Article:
LEED registered, certified green buildings in India may rise 3 times by 2020: GBCI
By 2020, the green footprint by GBCI in India will include larger developments such as cities, transit, affordable housing projects and smart infrastructure.
Increased awareness about green certification for buildings, cities, waste management, grid infrastructure, housing and policy interventions by the government such as affordable housing and the recent energy conservation building code (ECBC) launched by Bureau of Energy Efficiency (BEE), will help in enhancing the footprint of LEED registered and certified green buildings across the country by almost three times to 3.5 billion sq ft by 2020, says GBCI Managing Director Mili Mazumdar.
"At present, about 1.17 billion square feet of buildings are registered under LEED certification in India. This comprises about 2,500 buildings/projects," Green Building Certification Inc (GBCI) Managing Director i Mazumdar said, adding this green footprint will increase three times by 2020 to include larger developments such as cities, transit, affordable housing projects and smart infrastructure.
The GBCI India office was set up in 2015 and it certifies 2.2 million sq ft every day. In North India, the green footprint in about 75 million sq ft of projects and about 800 projects are with LEED (Leadership in Energy and Environmental Design), a green building rating system. India ranks fourth globally for green building footprint. The US is at the first position, followed by China and Canada.
GBCI is beyond buildings and “we look at a sustainable habitat as a whole. This varied habitat is covered through different certification systems administered by GBCI,” she explains, adding that the task before GBCI is to regionalise all these rating systems.
GBCI administers PEER or performance excellence in energy renewal, comprehensive, consumer centric, data driven system for evaluation power system performance. Through PEER certification, power grids have an opportunity to gain a competitive advantage by differentiating their performance, documenting the value produced and demonstrating meaningful outcomes to accelerate transformation of the electricity sector in the marketplace.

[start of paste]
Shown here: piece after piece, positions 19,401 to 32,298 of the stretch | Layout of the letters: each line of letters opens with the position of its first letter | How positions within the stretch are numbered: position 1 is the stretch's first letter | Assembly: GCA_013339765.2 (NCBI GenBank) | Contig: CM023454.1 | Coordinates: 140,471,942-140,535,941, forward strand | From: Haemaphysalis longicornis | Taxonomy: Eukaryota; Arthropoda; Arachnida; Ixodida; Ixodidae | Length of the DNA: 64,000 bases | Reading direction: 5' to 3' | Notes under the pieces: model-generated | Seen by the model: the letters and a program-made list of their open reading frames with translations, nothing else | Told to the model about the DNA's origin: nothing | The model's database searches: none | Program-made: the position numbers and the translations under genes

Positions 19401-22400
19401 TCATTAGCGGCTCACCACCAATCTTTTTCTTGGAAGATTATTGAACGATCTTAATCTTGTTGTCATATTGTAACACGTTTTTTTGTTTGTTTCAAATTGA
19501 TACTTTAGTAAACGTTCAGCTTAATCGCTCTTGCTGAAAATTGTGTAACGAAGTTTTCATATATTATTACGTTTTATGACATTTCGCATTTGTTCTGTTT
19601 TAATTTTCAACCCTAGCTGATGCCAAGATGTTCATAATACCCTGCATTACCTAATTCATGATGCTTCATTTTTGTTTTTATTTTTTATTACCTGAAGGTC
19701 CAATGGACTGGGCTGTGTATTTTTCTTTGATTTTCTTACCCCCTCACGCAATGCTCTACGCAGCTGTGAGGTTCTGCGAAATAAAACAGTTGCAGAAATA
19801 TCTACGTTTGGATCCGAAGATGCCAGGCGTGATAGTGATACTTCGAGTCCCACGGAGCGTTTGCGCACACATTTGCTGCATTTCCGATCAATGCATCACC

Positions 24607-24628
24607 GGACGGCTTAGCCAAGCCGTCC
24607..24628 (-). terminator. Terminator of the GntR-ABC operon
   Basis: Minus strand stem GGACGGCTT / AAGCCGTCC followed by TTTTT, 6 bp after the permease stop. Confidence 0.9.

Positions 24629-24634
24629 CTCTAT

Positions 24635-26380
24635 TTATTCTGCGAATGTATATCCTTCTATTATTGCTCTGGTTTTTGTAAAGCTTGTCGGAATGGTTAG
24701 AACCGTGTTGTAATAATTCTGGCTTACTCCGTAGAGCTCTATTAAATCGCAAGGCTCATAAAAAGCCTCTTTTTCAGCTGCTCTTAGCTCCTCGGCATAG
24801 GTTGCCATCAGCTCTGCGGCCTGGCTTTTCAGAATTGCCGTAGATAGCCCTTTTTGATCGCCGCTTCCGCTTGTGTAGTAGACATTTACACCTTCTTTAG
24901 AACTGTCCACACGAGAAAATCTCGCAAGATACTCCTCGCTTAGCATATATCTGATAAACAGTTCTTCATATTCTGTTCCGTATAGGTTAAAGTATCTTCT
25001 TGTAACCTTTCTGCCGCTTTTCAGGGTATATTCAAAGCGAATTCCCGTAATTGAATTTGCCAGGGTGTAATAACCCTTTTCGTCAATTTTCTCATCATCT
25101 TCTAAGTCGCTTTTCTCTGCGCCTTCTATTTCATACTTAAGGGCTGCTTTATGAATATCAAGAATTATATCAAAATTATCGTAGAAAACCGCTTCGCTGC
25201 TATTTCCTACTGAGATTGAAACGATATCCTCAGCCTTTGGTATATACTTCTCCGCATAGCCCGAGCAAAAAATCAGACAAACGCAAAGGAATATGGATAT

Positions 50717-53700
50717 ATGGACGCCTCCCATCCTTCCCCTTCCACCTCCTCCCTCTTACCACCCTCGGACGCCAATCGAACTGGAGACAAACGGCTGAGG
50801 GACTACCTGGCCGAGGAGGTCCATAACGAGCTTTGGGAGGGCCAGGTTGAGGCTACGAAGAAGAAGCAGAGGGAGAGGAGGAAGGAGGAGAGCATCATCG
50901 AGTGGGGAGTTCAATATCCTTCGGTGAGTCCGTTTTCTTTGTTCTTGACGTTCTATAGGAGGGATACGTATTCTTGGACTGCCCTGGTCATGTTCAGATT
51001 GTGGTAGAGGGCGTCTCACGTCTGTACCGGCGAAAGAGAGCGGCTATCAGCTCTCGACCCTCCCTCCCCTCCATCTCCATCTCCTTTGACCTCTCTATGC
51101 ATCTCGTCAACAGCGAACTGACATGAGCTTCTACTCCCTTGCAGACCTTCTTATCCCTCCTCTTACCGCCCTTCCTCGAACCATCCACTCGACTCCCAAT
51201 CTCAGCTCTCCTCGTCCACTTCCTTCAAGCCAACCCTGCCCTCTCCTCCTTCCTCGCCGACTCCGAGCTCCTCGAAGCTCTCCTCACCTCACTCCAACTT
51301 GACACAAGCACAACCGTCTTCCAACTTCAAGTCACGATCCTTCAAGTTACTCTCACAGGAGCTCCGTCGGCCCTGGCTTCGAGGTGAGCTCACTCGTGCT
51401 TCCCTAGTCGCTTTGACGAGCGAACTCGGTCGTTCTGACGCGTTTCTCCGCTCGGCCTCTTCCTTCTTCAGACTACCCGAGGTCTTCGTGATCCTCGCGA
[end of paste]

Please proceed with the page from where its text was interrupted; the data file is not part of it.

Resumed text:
GBCI has also partnered with DMRC to develop a LEED rating exclusively for transit systems and includes both stations and infrastructure (upcoming and existing). “We are currently doing a pilot for five stations but there is a plan to do about 125 existing stations. We will be taking this rating globally,” she says.
Later this year or early next year, GBCI is planning a rating system dedicated to residential buildings. Currently, a rating called EDGE owned by IFC is administered by GBCI. “The rating system is getting popular among affordable housing projects in Kolkata and Hyderabad and is perhaps the most inexpensive of all rating systems,” she says.
GBCI is a certification provider for EDGE in nearly 120 countries around the globe and the exclusive certification provider for EDGE in India.
It also administer TRUE zero waste certification, a programme for businesses to assess performance in reducing waste and maximizing resource efficiency. “This is currently active globally and we are in the process of introducing it in the Indian market,” she said.
Another rating it administers is called WELL Building Standard, an evidence-based standard, which sets performance requirements in seven categories: air, water, nourishment, light, fitness, comfort and mind.
GBCI also administers Parksmart in the US, formerly known as Green Garage Certification, the world’s only rating system that defines, measures and recognizes high-performing, sustainable garage. The parking rating is not yet active in India.
It is planning to hold its first GreenBuild show in India that is traditionally held in the US. This will be held in Mumbai from November 2 to November 5. “We are expecting a footfall of 10,000 at the event,” she says.
The event will also host the Women in Green Power Luncheon, an initiative for bringing together women leaders from across the country and building an international forum for highlighting women’s impact on sustainability."The aim of the event is to advance female leaders working in sustainability through academic, professional and personal development. It will also help develop a community of women to act as a support network, providing encouragement and fostering growth. Women in Green is a great platform for women to network and develop the skills necessary for leadership and success in the green industry," she says.